The Shoemaker-Levy 9, how one comet helped us understand the nature of asteroids and they’re effects on Earth.
Just over a quarter century ago, a cosmic oddball was photographed by a team of three scientists. The dry language of the announcement in the International Astronomical Union Circular of March 25, 1993 only partially masked the excitement of the discovery:
“It is indeed a unique object, different from any cometary form I have yet witnessed. In general, it has the appearance of a string of nuclear fragments spread out along the orbit with tails extending from the entire nuclear train as well as what looks like a sheet of debris spread out in the orbit plane in both directions. The southern boundary is very sharp while the northern boundary spreads out away from the debris trails.”
The oddity came to be known as Shoemaker-Levy 9. It was a puzzling find, but it would become most famous for the way it met its end.
Photo credit: NASA
In the July 1993 issue of Sky & Telescope, co-discoverer David Levy, a regular columnist for the magazine, described the serendipitous events on top of Palomar Mountain that led to Carolyn Shoemaker’s first identification of the comet on damaged film, polluted with glare from Jupiter, from an image taken just before the clouds descended for the rest of the night: “I don’t know what this is, but it looks like a squashed comet.”
David went on to speculate about how the comet might have broken, and what might happen to it:
“As Comet Shoemaker-Levy continues to evolve, we may see some of the fragments fade to nothing. Maybe a few will last a year or more. Right now, all we can do is wait, watch, and speculate. No matter what the outcome, all of Comet Shoemaker-Levy’s offspring will live long in our memories.”
He was right about one thing. We have not forgotten.
Just over a year later — in July 1994 — the surviving fragments of Shoemaker-Levy 9 slammed, one by one, into Jupiter’s atmosphere with the force of millions of nuclear explosions. It was one of the most spectacular celestial displays ever witnessed.
This event changed the way we think about the vulnerability of our own planet, and planetary defense is now a subject of serious scientific studies and regular international meetings.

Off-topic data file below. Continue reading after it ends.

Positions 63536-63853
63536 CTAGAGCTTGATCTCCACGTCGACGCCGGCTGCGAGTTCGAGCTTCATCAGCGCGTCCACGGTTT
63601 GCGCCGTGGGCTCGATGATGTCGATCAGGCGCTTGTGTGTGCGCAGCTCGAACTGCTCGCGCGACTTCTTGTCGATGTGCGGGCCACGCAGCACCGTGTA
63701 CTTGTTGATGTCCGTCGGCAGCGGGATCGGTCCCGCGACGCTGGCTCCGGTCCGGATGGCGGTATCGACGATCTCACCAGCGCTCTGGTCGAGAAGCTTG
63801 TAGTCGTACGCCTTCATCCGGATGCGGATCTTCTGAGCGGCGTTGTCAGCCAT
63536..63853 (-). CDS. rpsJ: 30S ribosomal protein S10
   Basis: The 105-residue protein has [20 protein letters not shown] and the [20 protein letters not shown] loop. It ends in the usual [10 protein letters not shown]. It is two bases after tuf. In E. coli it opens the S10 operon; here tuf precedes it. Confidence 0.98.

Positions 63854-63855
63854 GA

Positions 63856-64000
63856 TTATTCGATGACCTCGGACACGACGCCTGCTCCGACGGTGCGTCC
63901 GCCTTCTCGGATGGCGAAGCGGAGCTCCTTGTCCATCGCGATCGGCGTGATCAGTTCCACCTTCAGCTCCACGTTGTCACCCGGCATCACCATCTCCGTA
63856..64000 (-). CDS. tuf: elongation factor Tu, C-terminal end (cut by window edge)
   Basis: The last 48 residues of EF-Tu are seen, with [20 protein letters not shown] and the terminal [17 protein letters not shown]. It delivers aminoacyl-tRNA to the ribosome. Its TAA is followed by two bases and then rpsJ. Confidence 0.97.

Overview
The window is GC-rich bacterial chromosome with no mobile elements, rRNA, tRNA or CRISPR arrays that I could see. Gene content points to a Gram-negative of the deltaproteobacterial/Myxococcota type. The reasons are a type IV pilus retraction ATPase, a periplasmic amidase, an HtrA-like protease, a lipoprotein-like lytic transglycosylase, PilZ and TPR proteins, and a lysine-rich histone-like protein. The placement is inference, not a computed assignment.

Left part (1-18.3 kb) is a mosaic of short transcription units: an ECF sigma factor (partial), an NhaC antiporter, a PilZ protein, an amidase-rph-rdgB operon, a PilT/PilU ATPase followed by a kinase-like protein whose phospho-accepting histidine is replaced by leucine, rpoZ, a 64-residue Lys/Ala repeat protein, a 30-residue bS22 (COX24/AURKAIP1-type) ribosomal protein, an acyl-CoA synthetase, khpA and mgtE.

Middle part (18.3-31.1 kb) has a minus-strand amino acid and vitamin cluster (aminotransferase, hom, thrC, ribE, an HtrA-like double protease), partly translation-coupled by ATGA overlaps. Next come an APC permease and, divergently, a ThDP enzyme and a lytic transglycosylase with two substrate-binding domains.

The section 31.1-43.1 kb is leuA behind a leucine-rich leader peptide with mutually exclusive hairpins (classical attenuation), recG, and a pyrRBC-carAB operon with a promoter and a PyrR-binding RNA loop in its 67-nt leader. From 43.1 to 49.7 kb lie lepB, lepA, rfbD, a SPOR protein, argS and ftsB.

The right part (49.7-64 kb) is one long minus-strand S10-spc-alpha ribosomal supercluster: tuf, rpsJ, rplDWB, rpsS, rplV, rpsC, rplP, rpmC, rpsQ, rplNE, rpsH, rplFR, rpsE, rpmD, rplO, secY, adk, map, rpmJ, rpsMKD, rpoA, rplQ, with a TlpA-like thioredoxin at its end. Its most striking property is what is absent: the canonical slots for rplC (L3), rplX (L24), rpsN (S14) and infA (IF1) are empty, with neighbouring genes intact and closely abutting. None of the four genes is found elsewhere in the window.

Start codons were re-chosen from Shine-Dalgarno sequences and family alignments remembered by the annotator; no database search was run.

Even much of our understanding of the physics of last month’s meteor explosion over Russia is directly attributable to the observations, modeling, and analysis of the 1994 Jupiter impact.
On the 25th anniversary of the impact, we remember the comet and it’s discoverers: Carolyn Shoemaker, David Levy, and the late Gene Shoemaker.
About the Author:
Dr. Mark Boslough is the Chair of the Asteroid Day Expert Panel (ADXP). He received his BS in Physics from Colorado State University in 1977 and his PhD in Applied Physics from Caltech 1983. He was member of the technical staff at Sandia National Laboratories from 1983 until his retirement in 2017. At Sandia, he worked on many aspects of planetary impact physics, including Comet Shoemaker-Levy 9 impact models, formation of the Libyan Desert of Egypt, the 1908 Tunguska explosion, the 2008 TC3 airburst over Sudan, and impacts on Jupiter in 2010 and 2012. He now works on planetary defense at Los Alamos National Laboratory. Mark served on the asteroid mitigation panel and coauthored the NRC report “Defending Planet Earth” in 2010. He was the first US scientist to visit the site of the 2013 Chelyabinsk airburst, as a participant in a NOVA documentary. His simulation of that event appeared on the covers of Nature in November, 2013, and Physics Today in September, 2014. He provided information and simulations of airbursts for disaster scenarios for FEMA tabletop exercises in 2013, 2014, and 2016, and helped develop impact scenarios for Planetary Defense Conferences in Flagstaff, Arizona (2013), Frascati, Italy (2015) and Tokyo, Japan (2017) and College Park, Maryland (2019). He has appeared in dozens of science documentaries and television shows.
Learn more about his work here: